What is probate in New York?

On Behalf of | May 7, 2024 | Probate Litigation |

When someone dies in New York, probate is likely necessary. The average person may have a difficult time understanding what probate is and why it is necessary. Smaller estates are sometimes eligible for streamlined probate proceedings, but the estate must have a relatively low overall value and generally cannot contain any real property to qualify. Quite a few estates in New York require full probate oversight.

Individuals who learn about probate and New York’s unique laws can understand what to expect when they agree to assist with estate administration or when they expect to inherit assets from a New York estate.

Probate proceedings resolve someone’s obligations and settle their estate

In New York, the probate process involves reviewing estate planning documents to determine their validity. Early probate proceedings in New York typically involve the presentation of wills and other documents to the courts. If there are no documents, then people can proceed with an intestate probate filing.

Either the individual selected by the decedent or a responsible adult appointed by the courts serves as the personal representative of the estate. It is their job to follow court protocols and properly distribute estate resources. Probate proceedings provide an opportunity for all parties with an interest in the estate to review and potentially contest the will if there are reasons to question its validity.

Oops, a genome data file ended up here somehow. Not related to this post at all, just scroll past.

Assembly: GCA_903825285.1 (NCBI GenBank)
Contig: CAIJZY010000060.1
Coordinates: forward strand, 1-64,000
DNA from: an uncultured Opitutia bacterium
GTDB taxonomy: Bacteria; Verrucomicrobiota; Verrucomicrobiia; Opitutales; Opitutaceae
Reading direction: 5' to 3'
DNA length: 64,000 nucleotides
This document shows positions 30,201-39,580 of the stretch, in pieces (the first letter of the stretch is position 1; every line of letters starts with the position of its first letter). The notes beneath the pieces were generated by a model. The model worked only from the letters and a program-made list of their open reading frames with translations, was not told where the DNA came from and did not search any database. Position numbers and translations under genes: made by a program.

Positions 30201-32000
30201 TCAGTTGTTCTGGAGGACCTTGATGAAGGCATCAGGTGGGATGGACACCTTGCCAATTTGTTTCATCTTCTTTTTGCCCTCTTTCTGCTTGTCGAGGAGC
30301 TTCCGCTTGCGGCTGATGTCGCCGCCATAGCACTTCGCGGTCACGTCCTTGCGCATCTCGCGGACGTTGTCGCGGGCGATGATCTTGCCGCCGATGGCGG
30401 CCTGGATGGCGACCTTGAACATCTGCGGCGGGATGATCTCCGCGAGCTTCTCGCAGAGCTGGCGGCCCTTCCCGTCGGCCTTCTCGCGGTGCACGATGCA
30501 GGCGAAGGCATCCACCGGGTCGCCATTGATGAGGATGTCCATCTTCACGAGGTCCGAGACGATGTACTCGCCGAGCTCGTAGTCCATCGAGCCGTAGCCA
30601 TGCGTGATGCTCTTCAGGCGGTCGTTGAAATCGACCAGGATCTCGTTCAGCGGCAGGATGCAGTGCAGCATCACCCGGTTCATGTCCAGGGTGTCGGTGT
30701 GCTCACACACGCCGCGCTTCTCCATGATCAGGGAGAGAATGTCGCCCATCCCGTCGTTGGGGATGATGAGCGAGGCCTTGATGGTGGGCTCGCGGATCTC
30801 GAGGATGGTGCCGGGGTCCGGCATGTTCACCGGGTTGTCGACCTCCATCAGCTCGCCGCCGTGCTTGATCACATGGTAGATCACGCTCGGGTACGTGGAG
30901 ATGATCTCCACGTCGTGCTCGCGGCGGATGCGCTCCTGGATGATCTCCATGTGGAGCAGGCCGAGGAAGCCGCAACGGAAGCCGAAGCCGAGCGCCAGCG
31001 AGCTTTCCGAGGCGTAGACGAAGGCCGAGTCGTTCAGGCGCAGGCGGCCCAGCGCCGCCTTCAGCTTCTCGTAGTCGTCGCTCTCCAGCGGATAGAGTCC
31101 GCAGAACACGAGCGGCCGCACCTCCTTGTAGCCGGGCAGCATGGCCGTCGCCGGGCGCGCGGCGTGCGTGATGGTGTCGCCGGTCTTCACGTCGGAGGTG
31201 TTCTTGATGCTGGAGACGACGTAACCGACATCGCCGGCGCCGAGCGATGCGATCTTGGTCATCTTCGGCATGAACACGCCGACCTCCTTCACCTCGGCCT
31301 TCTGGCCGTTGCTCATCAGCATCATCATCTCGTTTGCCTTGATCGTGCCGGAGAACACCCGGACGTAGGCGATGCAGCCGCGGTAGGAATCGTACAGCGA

Probate proceedings involve the distribution of someone’s resources to their beneficiaries and the resolution of any outstanding obligations that they have to others. The surrogate or probate courts oversee the estate administration process. That process involves filing tax returns and paying tax bills, as well as communicating with creditors.

Those owed money by the decedent typically have the right to file a claim in probate court seeking reimbursement from the estate. The party overseeing the probate process must defer to state law and the documents provided by the decedent when making choices about how to distribute assets.

Occasionally, the probate process does involve a degree of conflict, as beneficiaries or family members decide to challenge the estate plan or the actions taken by the personal representative. When the probate process involves conflict, it may require months to resolve those disputes. The litigation involved in the process could very well reduce the final value of the estate. The average person may find it prohibitively difficult to serve as a personal representative without professional assistance.

Having support during the complex legal process of estate administration can reduce the risk of mistakes that could trigger personal financial liability. Most people need support and information about the probate process. Learning the basics about probate can help people determine if they can fulfill the obligations that fall to the personal representative of an estate and can also potentially recognize when they may need to take legal action.